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With the fourth wave of the Covid-19 pandemic currently raging in South Africa, many citizens are living with fear and uncertainty about the future. Many have already lost loved ones, while numerous families are worried about their people being hospitalized due to Covid-19.
The toll that the Covid-19 pandemic has taken in South African society so far will probably never be fully calculated. In many ways, people’s life patterns were touched and had to be adapted to a new reality. In view of the unknown health risks, some of the temporary adjustments were permissible.
As the positive impact of vaccinations became clear, a debate arose as to whether Covid-19 vaccinations should be enforced. This is especially argued against the background of new Covid-19 variants emerging. The decision by President Ramaphosa to reconsider his previous decision – that vaccinations will not be mandatory – puts this whole debate on a new level and requires the citizens of South Africa to take a stand.
In order to take a responsible stand, three questions should be asked:
1) How are individuals’ human rights affected by forced vaccinations?
2) Is the enforcement of vaccinations constitutional?
3) Is coercion an acceptable democratic modus operandi?
Free State Agriculture (FSA) is convinced that individual freedom is a cornerstone of a free and prosperous community and society. Content is given to this freedom by both the Bill of Rights and the Constitution. The right of every individual to make decisions about his / her own body is enshrined in this. This is a type of inalienable property that everyone has. This means that anyone who decides to take the vaccine should be able to do so and thus receive the promised protection against Covid-19. It also means that the decision of those who decide not to get vaccinated, despite the risks, be respected.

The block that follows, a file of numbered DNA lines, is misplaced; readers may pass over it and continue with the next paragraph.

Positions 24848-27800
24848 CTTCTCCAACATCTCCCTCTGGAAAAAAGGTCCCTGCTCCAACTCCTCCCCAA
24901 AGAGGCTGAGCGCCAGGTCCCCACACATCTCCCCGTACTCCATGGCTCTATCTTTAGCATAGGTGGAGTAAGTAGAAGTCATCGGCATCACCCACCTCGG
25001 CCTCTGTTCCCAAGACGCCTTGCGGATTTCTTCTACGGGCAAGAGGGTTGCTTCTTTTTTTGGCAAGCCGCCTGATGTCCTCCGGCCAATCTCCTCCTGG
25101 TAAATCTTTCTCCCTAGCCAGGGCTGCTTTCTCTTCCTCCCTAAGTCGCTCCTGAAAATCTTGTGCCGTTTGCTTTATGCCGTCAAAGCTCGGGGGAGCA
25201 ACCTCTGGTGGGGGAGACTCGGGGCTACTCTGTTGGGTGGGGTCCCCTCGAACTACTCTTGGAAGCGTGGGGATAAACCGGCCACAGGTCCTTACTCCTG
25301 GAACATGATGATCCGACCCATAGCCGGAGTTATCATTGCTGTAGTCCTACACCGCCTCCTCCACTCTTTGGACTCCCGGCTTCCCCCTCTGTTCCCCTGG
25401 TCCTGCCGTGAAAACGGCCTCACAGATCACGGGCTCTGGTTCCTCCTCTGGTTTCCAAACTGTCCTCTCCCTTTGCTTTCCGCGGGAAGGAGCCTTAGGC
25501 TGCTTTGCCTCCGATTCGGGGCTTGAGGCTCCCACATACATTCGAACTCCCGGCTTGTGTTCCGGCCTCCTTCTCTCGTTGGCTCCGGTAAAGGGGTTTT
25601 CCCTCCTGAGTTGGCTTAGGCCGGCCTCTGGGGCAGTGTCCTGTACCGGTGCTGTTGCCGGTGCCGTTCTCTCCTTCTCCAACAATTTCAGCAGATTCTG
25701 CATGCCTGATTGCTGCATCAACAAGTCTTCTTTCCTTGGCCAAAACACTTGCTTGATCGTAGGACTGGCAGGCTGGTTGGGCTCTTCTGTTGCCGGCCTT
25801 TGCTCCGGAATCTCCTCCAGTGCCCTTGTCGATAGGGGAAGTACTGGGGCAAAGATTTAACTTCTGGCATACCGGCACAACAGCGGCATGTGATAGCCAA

A forced vaccination program will undermine individuals’ freedom of choice and right to physical integrity and FSA is therefore convinced that forced vaccinations are not the right plan of action.
According to Francois Wilken, President of Free State Agriculture (FSA), Covid-19 will not always have the impact it currently has. “It would be foolish to give up or suspend permanent and fundamental rights in an attempt to manage a temporary risk. Rather, the focus should be on enforcing national laws against violent criminals and corrupt government officials,” Wilken says.